Thu. Dec 1st, 2022

After my recent piece that put student debt cancellation into an economic context going back to 1970, an email from a reader arrived. This person found the use of experience in the 1970s “disheartening” and “not relevant.” That looking at the period from 2000 to 2022 would be better reflective of how “debt is distributed” and its impact on those who hold it.

The big questions: was a 70s baseline nothing more than an attempt “to silence critics?”

A good question. The answer is both yes and no.

As the previous piece mentioned, “What was once possible—’Oh, I put myself through college working for $100 a week during the summer when gas-powered streetlights lit the sidewalks, so why can’t kids today?’—no longer is for many, if not most. To pretend that it is becomes a different form of gaslighting.”

There is absolutely a flood of commentary and finger-wagging about kids these days. And, as I previously mentioned, it’s not as though either side has drifted completely over the road’s shoulder and left the world of reality for a fantasy. Yes, there are those who want to pretend that what was possible before still is, even though they are far removed from daily economic life of younger people, although perhaps their grandchildren are struggling with the issue.

And there are also young people who left with student loans and have managed them, even without starting salaries so high that they invite nosebleed. Then again, there are people who can run a four-minute mile (let along a three-minute one), feed 30 people dinner in a timely fashion, or memorize the first hundred digits of pi.

Society does not live on the edge, but in the expansive middle. Today, that largely has become an experience of salaries not increasing enough to maintain a solid life even as corporate profits balloon upwards, the very wealthy becoming unimaginably more so, and the world burning for lack of action. Things have become progressively worse in so many ways, it is almost tempting to use the cliched “frog in a pot of water that is then set to boil,” except according to biologists the frog will always jump out. They’re not tolerant of conditions that threaten their lives, unlike people often are.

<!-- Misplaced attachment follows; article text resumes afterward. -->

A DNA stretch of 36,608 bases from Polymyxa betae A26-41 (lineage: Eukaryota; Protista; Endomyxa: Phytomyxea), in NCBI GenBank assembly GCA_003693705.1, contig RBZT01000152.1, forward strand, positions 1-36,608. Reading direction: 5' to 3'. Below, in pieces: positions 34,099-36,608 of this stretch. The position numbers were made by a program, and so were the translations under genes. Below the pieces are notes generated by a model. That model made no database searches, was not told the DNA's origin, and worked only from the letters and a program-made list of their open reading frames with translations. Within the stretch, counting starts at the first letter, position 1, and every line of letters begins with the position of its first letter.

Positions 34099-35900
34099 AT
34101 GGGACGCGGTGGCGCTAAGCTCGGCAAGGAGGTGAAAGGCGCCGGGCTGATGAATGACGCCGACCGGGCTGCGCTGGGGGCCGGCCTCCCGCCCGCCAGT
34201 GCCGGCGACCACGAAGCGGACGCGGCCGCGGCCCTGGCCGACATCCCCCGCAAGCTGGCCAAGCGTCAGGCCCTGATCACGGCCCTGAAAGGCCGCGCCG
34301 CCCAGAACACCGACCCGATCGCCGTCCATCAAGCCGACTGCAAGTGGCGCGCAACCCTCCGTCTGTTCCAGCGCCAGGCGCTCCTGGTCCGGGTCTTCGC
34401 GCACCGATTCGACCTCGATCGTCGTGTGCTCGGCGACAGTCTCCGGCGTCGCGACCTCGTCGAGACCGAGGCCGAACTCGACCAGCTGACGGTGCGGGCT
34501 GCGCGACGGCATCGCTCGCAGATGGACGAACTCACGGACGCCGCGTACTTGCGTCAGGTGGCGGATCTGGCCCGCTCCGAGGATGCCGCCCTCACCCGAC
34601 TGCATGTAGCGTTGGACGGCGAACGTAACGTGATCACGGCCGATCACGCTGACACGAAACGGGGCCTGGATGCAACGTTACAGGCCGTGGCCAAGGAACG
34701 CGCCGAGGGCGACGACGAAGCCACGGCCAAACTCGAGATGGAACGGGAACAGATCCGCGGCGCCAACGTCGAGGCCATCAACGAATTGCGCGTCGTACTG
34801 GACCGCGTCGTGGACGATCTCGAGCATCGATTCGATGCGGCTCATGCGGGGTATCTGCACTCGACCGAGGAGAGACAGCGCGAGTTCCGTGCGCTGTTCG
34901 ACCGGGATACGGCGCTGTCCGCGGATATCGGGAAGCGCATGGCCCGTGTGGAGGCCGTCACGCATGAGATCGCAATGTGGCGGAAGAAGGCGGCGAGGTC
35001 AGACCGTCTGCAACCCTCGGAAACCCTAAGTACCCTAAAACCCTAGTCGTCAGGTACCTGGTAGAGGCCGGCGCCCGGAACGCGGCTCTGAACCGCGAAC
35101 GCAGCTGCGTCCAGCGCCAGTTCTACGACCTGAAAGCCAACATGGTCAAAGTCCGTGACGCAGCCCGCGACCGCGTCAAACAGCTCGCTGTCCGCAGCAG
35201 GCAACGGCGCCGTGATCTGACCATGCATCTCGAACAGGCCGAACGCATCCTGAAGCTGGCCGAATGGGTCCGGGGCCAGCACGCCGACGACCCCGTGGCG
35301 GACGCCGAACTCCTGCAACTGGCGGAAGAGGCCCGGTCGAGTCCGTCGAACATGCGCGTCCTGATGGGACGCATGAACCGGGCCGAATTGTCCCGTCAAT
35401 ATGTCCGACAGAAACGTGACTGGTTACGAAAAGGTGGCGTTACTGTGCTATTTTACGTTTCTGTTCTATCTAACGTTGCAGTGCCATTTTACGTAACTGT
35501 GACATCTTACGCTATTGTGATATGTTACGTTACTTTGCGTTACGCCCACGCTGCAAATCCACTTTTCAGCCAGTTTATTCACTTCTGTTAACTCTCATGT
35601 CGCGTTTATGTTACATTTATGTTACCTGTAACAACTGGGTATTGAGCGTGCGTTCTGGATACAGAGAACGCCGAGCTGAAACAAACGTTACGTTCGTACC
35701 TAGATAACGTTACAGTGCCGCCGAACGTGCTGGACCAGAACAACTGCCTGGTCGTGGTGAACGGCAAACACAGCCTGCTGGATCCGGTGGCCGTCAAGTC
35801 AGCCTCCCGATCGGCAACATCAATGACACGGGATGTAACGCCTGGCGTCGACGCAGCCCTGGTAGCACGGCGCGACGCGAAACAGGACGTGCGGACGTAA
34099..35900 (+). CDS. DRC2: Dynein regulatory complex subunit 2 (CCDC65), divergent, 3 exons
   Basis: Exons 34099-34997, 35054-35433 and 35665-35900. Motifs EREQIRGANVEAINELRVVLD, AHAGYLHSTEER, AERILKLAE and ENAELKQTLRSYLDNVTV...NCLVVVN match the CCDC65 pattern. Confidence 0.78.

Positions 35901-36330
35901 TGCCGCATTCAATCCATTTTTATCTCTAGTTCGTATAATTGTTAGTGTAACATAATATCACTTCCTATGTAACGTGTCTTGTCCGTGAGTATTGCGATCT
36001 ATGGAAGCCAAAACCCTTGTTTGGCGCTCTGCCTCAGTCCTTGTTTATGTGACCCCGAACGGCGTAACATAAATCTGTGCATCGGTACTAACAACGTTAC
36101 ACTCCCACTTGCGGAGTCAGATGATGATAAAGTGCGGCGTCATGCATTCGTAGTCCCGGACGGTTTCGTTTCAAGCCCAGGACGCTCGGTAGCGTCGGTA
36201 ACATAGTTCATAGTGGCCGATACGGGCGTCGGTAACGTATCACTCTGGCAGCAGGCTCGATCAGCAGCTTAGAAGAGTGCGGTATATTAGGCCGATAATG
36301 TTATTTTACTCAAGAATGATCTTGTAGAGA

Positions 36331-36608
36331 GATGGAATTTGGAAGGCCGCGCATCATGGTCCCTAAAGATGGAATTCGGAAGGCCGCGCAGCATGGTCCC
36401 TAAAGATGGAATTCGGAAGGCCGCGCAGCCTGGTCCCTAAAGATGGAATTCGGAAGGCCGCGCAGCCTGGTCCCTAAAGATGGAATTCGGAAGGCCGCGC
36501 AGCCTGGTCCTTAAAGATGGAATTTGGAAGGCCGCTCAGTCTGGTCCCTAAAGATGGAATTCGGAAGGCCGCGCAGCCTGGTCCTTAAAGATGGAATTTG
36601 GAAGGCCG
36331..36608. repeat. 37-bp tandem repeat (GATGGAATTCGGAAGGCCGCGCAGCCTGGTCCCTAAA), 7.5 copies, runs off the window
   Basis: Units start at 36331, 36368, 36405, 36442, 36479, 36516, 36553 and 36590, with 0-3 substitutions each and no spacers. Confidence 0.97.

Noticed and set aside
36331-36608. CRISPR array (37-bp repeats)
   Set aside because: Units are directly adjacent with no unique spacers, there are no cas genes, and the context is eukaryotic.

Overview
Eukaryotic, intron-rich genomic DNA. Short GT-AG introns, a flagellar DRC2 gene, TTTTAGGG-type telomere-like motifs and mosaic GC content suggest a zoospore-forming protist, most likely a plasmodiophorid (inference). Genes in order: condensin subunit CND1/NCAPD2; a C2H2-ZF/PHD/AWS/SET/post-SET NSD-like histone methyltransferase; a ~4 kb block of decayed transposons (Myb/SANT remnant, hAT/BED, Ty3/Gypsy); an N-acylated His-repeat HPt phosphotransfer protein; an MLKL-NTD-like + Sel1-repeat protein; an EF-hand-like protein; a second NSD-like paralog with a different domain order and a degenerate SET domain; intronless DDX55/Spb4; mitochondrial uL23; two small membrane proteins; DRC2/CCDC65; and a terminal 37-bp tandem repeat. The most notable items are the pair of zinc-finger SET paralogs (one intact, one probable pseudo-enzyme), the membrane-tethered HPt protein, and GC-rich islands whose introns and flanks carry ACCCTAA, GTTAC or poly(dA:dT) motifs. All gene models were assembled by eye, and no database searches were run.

That was the yes, and the problems of that approach. Now for the no, because looking at the 1970s is a way to remind people, especially younger ones, what they have lost. Looking at a stretch of time since 1970 is critical because that is when the country began to change. It was the end of an era where a bigger portion of corporate profits went to growing salaries. Milton Friedman and others pushed an ideological argument that companies had only an obligation to increasing shareholder value and no other responsibility to employees, society, or the world. This is the type of nonsense you get when people with no practical experience in business hold forth on how major stakeholders were unimportant. Greedy investors and feckless executives lapped it up by the pitcher.

So far as higher education goes—because when the discussion is limited to cancelling student debt, it’s easy to forget how outrageously expensive college has become—in 1970, even lower household incomes were frequently larger than the annual average cost of tuition, fees, room, and board at a four-year institution. That is no longer the case.

The issue goes far beyond education. Look at houses. Yes, they’ve exploded in price and there aren’t enough to go around and keep prices more reasonable. But compare the median prices of homes at the beginning of a year to the median annual salaries by economic segment and the same pattern comes about. Here’s a graph to show it:

(As a reminder, rather than a single median income, the graphs show quintiles of socioeconomic status. The first quartile is the 20% with the lowest income, the second is the 20% with the next highest income, and so on. The income for each in any given year is the highest number a household could have and remain in that quintile. The very top value is actually the cap for the top 15%, not 20%. It not only marks the top of that group, but the bottom of the wealthiest 5% of households, all of which make at least that.)

And these prices are without the huge jump house values took during the pandemic. Is it any wonder why so many people are left renting instead of buying?

Again, something changed in the 1970s. What had been a more or less sustainable pattern, with some people making much more, but the country still maintaining a type of availability of the American dream that has since slipped from the grasps of most.

If people don’t understand how different things were, they look at more recent results rather than see the past as a blueprint of what should be possible now. If you’re younger and this framework makes you angry, it should. You’re getting the ever-shortened end of the stick.

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